8:00am

Wed September 28, 2011
The Two-Way

At Berkeley 'Increase Diversity' Bake Sale: Protests, Debates

Originally published on Wed September 28, 2011 10:45 am

The controversial "Increase Diversity Bake Sale" sponsored by young Republicans at the University of California, Berkeley, brought a large crowd of students and others to the school's Sproul Plaza on Tuesday, and the student-run Daily Californian says the climax was a counter-demonstration "that saw hundreds of protesters lie on their backs."

As we wrote Monday, the event's sponsors sparked much debate when they decided to protest affirmative action legislation that would allow California universities to consider race, gender, ethnicity and national origin during admissions by holding a bake sale and basing their prices on the race of their customers.

White students would be charged $2, Asians would pay $1.50, Latinos would pay $1, African-Americans would pay 75 cents, Native Americans would pay 25 cents and women would get 25-cent discounts. That plan was changed at the actual event — while the young Republicans continued to make their case against affirmative action, they decided to let customers set their own prices. They "sold out of cupcakes and cookies," the Daily Californian says.

The young Republicans were joined by Ward Connerly, the San Francisco Chronicle reports, "a multiracial Republican who wrote Proposition 209, the state's voter-approved ban on race preferences in government programs." Campus police tell the Daily Californian there were no incidents, just a lot of intense debate.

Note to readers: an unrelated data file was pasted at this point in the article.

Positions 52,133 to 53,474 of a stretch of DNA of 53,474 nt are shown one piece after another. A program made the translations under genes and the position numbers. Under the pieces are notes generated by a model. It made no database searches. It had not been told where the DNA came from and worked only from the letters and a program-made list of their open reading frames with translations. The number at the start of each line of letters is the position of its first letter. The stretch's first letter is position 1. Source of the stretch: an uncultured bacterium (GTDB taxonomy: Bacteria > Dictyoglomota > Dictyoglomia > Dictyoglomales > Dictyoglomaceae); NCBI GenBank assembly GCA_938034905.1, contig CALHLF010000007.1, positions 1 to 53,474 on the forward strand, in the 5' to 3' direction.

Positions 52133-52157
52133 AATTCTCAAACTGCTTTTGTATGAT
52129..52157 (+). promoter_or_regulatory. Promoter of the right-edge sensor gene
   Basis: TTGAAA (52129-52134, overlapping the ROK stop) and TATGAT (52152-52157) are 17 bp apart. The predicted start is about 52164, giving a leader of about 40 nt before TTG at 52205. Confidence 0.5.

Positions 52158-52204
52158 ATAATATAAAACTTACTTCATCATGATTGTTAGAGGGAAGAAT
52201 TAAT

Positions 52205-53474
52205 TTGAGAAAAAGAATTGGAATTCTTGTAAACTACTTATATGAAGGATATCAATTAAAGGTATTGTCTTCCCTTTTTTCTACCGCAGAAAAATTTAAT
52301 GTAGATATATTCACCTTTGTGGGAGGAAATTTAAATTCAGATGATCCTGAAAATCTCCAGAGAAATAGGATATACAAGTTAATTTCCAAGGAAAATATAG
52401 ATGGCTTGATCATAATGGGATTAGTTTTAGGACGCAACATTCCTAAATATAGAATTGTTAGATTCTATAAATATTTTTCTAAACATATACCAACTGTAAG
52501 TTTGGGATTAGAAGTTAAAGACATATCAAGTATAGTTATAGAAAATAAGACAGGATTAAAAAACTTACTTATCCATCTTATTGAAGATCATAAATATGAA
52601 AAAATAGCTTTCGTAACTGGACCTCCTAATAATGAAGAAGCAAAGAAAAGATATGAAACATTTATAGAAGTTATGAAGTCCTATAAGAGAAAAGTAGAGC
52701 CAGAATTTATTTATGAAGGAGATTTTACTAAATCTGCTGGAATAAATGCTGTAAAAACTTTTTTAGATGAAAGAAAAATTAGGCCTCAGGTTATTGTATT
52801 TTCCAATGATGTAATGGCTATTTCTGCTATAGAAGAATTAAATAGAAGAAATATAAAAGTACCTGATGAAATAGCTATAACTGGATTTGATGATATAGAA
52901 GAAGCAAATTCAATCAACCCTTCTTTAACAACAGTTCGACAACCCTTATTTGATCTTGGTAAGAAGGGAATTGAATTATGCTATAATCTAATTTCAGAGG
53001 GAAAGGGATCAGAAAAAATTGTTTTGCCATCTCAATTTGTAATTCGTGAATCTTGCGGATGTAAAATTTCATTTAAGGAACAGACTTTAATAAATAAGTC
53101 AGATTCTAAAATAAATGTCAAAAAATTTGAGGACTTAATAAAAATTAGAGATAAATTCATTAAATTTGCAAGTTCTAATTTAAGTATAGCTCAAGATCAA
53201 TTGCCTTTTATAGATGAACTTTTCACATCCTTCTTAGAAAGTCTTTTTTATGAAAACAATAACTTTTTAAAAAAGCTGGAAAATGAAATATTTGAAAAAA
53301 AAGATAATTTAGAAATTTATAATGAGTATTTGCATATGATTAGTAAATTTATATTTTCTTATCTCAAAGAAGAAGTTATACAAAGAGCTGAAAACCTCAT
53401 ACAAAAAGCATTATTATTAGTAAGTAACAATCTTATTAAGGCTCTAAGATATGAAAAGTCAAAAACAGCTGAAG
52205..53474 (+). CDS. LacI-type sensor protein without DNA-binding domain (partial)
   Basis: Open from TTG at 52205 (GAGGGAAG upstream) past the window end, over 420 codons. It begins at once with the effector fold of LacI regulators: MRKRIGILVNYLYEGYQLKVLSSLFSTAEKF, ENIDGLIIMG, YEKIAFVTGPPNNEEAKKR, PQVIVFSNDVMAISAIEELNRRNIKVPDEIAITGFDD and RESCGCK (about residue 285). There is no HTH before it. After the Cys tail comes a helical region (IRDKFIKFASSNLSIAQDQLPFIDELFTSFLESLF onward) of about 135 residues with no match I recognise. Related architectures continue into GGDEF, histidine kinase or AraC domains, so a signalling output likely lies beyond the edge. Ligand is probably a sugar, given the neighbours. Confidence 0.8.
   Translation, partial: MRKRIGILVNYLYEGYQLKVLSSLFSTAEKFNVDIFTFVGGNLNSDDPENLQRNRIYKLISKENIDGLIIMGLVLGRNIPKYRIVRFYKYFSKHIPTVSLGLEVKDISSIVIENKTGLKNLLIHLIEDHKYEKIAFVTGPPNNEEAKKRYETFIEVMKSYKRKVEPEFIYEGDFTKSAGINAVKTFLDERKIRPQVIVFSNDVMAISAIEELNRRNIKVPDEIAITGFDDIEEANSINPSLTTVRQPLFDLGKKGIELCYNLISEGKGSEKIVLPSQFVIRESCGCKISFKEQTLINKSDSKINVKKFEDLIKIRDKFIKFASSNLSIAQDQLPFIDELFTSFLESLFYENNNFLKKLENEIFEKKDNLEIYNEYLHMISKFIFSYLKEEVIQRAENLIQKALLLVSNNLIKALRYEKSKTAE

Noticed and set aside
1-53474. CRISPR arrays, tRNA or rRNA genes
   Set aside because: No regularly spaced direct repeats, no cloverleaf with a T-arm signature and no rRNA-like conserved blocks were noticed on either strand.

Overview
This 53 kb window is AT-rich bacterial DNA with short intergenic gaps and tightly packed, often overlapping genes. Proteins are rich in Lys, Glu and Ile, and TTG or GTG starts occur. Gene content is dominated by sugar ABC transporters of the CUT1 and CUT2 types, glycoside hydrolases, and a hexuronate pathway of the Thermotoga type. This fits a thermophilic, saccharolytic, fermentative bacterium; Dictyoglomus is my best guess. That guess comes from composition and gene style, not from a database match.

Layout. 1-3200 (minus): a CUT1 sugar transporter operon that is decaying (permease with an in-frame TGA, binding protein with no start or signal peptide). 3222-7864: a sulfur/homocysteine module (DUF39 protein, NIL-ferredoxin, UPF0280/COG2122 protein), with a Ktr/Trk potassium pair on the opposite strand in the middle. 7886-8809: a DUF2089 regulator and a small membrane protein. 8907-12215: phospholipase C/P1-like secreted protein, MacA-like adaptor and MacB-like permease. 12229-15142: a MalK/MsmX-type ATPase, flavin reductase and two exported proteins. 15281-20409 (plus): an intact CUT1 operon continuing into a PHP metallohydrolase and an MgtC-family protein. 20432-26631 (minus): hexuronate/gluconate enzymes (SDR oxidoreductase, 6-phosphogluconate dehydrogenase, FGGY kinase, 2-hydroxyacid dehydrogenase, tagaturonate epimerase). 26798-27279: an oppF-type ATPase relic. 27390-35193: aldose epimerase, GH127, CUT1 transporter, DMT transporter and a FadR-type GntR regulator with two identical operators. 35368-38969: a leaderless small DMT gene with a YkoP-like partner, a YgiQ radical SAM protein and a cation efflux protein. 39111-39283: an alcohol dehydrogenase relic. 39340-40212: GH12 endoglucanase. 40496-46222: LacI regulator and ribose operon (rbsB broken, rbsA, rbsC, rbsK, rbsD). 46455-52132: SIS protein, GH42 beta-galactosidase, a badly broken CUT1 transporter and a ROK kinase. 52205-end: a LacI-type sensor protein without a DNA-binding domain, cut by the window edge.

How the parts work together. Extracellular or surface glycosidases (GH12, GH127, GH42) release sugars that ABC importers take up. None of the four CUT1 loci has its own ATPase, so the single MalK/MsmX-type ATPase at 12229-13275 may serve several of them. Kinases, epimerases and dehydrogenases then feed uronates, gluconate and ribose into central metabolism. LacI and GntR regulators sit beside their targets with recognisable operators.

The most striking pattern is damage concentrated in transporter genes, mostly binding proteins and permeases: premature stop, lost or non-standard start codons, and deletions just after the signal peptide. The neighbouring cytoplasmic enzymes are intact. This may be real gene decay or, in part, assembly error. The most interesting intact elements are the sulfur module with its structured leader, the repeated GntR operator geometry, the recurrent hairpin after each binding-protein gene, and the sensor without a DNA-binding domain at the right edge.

Later today on NPR's Tell Me More, guest host Jacki Lyden is due to talk with Shawn Lewis, president of the Berkeley College Republicans, and Vishalli Loomba, student body president at the university. Loomba has been on the record in opposition to what the young Republicans did. We'll update this post later with some of their conversation.

Update at 12:40 p.m. ET. From Tell Me More:

During the conversation with Jacki, Lewis of the young Republicans said that the message of the bake sale was that "treating people differently or discriminatorily based on race or color of their skin is inherently wrong. So we really wanted to create [an] emotional response and dialogue because of that pricing structure and I think we did accomplish that."

He also said the young Republicans raised about $800, which will go to charity.

Loomba said that the event, however, made many students "feel uncomfortable and unwanted."

"There are many more constructive methods" to raise issues related to race, she said, "that aren't so offensive and don't upset the campus environment and campus community."

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